Our research is focused on the role of tunneling nanotubes (TNTs)?a novel mechanism of functional connectivity between cells?in the spreading of viruses, misfolded protein aggregates (leading to neurodegenerative diseases), as well as the part they may play in the proliferation and persistence of cancer. TNTs have been found in numerous cell types, allowing the transport of cytosolic and membrane-bound molecules, organelles, calcium ?ux, and the spreading of pathogens. In vitro, these structures are very heterogeneous and numerous disparities have emerged both in their structure and functions. Similar ?lopodia- like structures also exist in vivo and in tissue explants. Unfortunately, little is currently known about the basic mechanism of TNT formation, their structural components, or the signaling pathways involved. Recent studies have revealed that TNTs do play an important physiological role in both health and disease. Indeed, TNTs are significant mediators of electrical, antigen, and genomic signaling, while also promoting cellular recovery after ischemic, inflamatory, and hypoxic injury. What's more, retroviruses, such as the HIV-1, HSV-1, HTLV-1, and influenza exploit these subcellular structures to facilitate infection by evading immune surveillance. Moreover, pathogenic particles and proteins, such as A?, prions, and HIV-1 Nef, are found to induce, and then usurp TNT-like structures to spread between cells. Spreading through TNTs is highly efficient, since it avoids diffusive transfer and evades immune detection. Finally, TNTs can mediate the direct transfer of metabolic and genetic material between tumor cells and their stroma enhancing tumor cell chemoresistance, tumor progression, and metastasis. With a previous NIH SCORE SC2 Pilot Project Award, we successfully developed a novel method to specifically isolate distinct protrusion subtypes?based on their morphology or fluorescent markers?using laser capture microdissection (LCM). Combined with a unique fixation and protein extraction protocol, we pushed the limits of microproteomics and demonstrated that proteins from LCM-isolated protrusions can successfully and reproducibly be identified by mass spectrometry using ultra-high field Orbitrap technologies. Finally, our method confirmed that different subtypes of protrusions have distinct proteomes. Therefore, our method created a unique opportunity to characterize TNTs shedding light on their role in health and disease. In this SCORE SC1 grant, we propose a three-step strategy to utilize our LCM/MS method to study TNT formation and function. This entails: 1) Expanding the TNT proteome by incorporating different cell types, induction methods, and TNT substructures using our LCM/MS method; 2) Collecting the TNT transcriptome to limit the detection bias of the individual platforms while at the same time cross-validating TNT protein/pathway identi?cations; and, 3) Identifying conserved TNT proteins and pathways, as well as potentially druggable proteins and biomarkers.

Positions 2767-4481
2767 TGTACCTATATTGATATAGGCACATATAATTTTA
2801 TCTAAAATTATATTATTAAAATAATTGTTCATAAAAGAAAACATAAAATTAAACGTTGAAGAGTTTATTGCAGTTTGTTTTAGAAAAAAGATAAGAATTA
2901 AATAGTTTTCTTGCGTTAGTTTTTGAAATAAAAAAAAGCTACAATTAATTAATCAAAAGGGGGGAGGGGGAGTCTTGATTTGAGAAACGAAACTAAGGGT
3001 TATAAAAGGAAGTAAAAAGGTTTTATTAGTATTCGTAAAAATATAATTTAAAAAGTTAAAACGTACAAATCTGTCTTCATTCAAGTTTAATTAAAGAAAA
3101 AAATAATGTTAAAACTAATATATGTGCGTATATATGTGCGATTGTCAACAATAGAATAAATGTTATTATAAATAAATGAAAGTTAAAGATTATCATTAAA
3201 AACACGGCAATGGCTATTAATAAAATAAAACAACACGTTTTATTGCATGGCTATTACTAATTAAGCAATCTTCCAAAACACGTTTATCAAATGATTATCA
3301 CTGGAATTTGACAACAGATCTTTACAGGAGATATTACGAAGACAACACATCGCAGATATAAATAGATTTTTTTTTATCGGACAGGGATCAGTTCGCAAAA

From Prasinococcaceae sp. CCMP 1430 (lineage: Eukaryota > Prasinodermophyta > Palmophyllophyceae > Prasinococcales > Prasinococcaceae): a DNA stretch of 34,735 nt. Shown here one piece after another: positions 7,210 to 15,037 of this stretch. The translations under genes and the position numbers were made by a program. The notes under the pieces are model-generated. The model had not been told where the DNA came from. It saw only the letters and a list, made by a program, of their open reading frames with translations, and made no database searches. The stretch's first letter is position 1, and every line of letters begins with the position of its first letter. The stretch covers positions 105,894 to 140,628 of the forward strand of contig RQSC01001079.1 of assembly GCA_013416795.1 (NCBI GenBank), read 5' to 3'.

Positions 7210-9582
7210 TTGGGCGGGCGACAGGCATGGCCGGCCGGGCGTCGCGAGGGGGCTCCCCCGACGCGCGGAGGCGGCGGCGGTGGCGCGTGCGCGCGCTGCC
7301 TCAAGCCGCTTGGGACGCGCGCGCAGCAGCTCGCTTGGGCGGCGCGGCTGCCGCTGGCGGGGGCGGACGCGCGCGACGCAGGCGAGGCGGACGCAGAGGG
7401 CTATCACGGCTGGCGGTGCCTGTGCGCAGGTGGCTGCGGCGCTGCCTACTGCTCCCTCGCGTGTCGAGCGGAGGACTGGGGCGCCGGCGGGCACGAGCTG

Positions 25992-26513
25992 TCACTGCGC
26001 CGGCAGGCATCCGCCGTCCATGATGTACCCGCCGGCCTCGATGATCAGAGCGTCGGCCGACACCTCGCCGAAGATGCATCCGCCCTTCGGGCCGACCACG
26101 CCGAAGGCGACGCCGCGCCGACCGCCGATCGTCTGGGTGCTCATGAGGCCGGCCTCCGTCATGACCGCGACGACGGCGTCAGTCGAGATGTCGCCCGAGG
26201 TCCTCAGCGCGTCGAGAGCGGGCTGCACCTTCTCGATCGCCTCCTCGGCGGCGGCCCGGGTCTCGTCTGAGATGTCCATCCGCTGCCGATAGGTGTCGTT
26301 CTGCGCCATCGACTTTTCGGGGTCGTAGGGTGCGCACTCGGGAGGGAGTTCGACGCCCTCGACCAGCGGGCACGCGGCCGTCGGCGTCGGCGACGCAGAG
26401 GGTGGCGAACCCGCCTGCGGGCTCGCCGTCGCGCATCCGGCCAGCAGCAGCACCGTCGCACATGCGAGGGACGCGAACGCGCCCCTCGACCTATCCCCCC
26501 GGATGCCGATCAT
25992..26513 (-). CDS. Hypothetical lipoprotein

Infectious and neurological diseases, and cancers have had a major health impact on millions of Americans. Interestingly, unique cell-to-cell bridges, known as tunneling nanotubes (TNTs), have been implicated in all three disease categories, drastically highlighting their potential health relevance and the need for a better characterization and understanding of their structure and function. In this SCORE SC1 grant, we propose to use an approach developed in our lab to identify key structural and functional components of TNTs to start building a framework to control these elusive structures.